●       KCBS in Los Angeles: Jasmine Viel reports on the "Just Say Hello" campaign, designed to bridge the racial divide and begin real conversations about race and equality.

●       WBBM in Chicago: At a time when the country seems to be debating bitterly, Lauren Victory highlights a high school debate tournament raising money to support an organization that helps raise voices seeking to launch and support debate clubs in Black and Brown neighborhoods. It's a lesson bridging many divides with constructive and collaborative speech.

●       KYW in Philadelphia: KYW's Alecia Reid reports on a new podcast, "Time for Dinner," focused on having necessary conversations about race, culture, equity and education. The idea for the podcast sprung from the minds of two educators at a local school district: a white man and a Black woman who aimed for a format similar to a dinner party where guests and listeners can let their guard down and reinforce that people may have more in common than they realize.

●       KTVT in Dallas: KTVT's Robbie Owens reports on the Dallas Dinner Table, gatherings of people of all races – in private homes, church fellowship halls, community centers and restaurants – having carefully facilitated conversations about race over the dinner table. Since the pandemic, the groups have started meeting virtually. The goal of the gatherings is not to vent or blame, but to provide a safe space for those who want to better understand the complexities of race, and the personal impact of racism.

●       KPIX in San Francisco: The station's 5:00 PM, PT, newscast will cover the story of how the Bay Area faith community is helping to unify in a time of division. KPIX's Devin Fehely reports on how a local church is making a lifesaving difference.

●       WBZ in Boston: The station's 5:00 PM, ET newscast will feature a local woman who launched the Little Free Diverse Library Project and how the idea is spreading across the country. Inspired by poet Amanda Gorman, children are expressing their versions of unity through poetry. WBZ's Lisa Hughes speaks to the school superintendent and students about the district-wide poetry contest.

●       WCCO in Minneapolis: WCCO's Susan-Elizabeth Littlefield will have the story of teacher, author and designer Keiona Cook helping young people understand the boiling point of 2020 and finding commonalities despite cultural differences. Cook uses sewing and yoga to bring groups of kids together. Cook is committed to bringing communities together in hopes of facing division head-on and says her mission is to shift the mindsets of youth through unity and community bridge building, one stitch at a time. The story will air at 6:00 PM, CT.

●       WFOR in Miami: Social media can be a frightening place for girls – with bullying and body shaming a common problem. The station will follow the story of a woman who hosts a weekly class to empower and inspire girls aged 9 to 15. When the pandemic hit, the class moved to Zoom and evolved into a worldwide online get-together. The girls are building each other up and learning important lessons on diversity while making new friends in Miami and across the globe.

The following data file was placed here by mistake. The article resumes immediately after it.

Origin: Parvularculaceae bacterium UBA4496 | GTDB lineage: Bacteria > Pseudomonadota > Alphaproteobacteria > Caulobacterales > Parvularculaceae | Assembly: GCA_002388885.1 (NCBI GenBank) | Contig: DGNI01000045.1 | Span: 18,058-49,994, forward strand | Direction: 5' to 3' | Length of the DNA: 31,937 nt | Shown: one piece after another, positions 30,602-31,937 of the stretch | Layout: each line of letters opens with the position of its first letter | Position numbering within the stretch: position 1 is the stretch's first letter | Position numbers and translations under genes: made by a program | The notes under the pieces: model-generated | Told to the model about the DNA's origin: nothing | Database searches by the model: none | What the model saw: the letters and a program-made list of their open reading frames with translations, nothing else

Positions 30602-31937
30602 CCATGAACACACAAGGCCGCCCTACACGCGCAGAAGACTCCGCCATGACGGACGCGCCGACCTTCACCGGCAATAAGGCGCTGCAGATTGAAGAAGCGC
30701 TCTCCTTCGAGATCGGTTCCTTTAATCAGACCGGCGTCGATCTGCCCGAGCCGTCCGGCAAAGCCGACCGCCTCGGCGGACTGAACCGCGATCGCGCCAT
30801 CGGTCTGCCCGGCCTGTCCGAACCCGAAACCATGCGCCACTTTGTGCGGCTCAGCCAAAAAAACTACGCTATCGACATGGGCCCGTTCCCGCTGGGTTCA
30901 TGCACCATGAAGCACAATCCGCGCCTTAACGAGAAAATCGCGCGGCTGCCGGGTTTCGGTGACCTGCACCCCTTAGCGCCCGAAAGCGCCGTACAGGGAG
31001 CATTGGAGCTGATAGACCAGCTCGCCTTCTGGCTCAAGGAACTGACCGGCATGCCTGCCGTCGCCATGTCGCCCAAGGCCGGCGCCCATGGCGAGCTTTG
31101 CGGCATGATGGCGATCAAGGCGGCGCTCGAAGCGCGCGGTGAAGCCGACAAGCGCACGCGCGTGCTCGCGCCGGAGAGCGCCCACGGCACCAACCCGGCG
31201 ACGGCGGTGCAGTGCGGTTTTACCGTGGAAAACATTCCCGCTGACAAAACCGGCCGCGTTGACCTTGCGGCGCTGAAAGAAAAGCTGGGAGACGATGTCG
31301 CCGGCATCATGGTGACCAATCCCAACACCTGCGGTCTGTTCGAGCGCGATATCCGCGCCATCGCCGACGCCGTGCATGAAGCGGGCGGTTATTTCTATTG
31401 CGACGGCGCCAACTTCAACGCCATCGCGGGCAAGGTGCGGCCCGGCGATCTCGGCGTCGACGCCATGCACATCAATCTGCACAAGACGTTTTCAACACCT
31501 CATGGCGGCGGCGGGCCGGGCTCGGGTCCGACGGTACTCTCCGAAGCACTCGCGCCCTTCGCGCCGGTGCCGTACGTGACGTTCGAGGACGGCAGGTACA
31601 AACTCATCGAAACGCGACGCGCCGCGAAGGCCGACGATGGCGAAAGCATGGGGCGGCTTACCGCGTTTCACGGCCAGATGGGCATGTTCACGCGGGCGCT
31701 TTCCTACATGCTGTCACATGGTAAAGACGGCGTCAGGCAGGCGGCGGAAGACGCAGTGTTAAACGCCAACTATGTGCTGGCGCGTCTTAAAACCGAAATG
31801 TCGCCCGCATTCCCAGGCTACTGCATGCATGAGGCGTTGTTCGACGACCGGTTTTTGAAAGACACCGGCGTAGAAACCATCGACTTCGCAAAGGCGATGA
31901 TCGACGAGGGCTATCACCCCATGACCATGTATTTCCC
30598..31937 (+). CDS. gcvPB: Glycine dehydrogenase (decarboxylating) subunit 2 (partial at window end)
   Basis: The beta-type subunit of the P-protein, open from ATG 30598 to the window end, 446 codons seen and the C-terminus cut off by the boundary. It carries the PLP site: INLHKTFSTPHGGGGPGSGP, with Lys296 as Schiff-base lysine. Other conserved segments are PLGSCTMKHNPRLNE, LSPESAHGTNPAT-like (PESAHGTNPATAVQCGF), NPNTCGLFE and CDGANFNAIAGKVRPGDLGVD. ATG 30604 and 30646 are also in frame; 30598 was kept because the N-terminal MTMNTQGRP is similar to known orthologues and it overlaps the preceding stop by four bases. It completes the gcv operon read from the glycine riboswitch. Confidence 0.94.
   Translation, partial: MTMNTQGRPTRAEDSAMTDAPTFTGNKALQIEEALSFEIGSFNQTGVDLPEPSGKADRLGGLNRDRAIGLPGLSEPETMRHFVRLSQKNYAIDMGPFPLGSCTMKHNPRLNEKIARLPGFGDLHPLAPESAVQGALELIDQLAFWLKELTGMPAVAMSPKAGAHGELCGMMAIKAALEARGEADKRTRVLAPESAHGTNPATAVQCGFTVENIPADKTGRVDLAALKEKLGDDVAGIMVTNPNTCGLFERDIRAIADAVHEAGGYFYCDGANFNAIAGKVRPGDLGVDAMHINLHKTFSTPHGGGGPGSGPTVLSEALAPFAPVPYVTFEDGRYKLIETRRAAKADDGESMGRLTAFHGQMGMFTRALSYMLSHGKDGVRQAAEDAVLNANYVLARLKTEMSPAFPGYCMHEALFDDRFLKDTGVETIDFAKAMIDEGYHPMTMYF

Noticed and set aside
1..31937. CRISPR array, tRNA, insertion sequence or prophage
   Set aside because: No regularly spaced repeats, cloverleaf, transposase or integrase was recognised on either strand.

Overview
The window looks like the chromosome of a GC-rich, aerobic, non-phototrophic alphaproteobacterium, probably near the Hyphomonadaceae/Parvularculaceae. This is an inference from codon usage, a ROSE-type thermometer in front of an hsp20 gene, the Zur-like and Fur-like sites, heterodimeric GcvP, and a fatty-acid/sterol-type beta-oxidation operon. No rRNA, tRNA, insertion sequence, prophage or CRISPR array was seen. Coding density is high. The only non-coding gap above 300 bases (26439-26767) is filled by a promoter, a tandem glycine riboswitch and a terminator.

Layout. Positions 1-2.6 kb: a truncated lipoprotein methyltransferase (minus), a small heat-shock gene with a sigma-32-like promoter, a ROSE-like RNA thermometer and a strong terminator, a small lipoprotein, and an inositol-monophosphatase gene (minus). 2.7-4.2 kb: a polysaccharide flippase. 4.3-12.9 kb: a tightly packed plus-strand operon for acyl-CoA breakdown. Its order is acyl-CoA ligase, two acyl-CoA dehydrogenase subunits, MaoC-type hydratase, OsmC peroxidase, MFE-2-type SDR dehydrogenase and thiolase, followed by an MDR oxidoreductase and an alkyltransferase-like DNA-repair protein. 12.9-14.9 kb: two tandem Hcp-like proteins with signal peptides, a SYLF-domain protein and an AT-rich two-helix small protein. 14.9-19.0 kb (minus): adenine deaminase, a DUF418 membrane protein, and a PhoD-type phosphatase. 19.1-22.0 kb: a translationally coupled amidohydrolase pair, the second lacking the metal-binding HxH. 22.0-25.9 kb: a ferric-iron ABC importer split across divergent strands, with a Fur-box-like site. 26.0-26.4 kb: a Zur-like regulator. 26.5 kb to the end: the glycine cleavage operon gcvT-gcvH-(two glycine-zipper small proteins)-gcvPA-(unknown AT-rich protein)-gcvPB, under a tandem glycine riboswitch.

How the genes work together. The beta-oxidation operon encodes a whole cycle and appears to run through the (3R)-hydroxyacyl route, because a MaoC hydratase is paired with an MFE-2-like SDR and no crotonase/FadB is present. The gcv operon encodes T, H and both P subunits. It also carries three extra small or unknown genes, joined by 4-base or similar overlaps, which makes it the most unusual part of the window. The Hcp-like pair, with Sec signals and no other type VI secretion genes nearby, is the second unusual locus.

●       KCNC in Denver: KCNC's Andrea Flores will report on local efforts to tackle unconscious bias and systemic racism through conversation and song. A diverse community choir meets once a week to have tough conversations and then they are unified in their voices by performing music for the community.

●       KOVR in Sacramento: KOVR's Velena Jones will report on Jay King, a musician who's traveled the world. He calls Sacramento home and he's making it his mission to talk sense into people. Black people. White people. All people. King even has a radio show where he takes controversial stands on uncomfortable topics. And King says that's the secret to uniting us: having uncomfortable conversations with true honesty and both sides listening.

●       KDKA in Pittsburgh: The station will offer coverage of a high school girls basketball story where programs from mostly white schools are showing a united front against racism during their games. The station will also feature day-of coverage on Feb. 17 a local of "Athletes Against Anti-Semitism" event featuring NFL offensive lineman Zach Banner, MLB first baseman Josh Bell, and WNBA champion Alysha Clark.

●       WJZ in Baltimore: The station will report on a group of local faith leaders who have been meeting for years to discuss issues that divide us and work on tangible ways to bring the community together. In many cases, they bring the community into their conversations to foster understanding and acceptance. The community policing division of Baltimore City Police has been working with community leaders to bring groups together to discuss what divides us and ways to heal and bring understanding.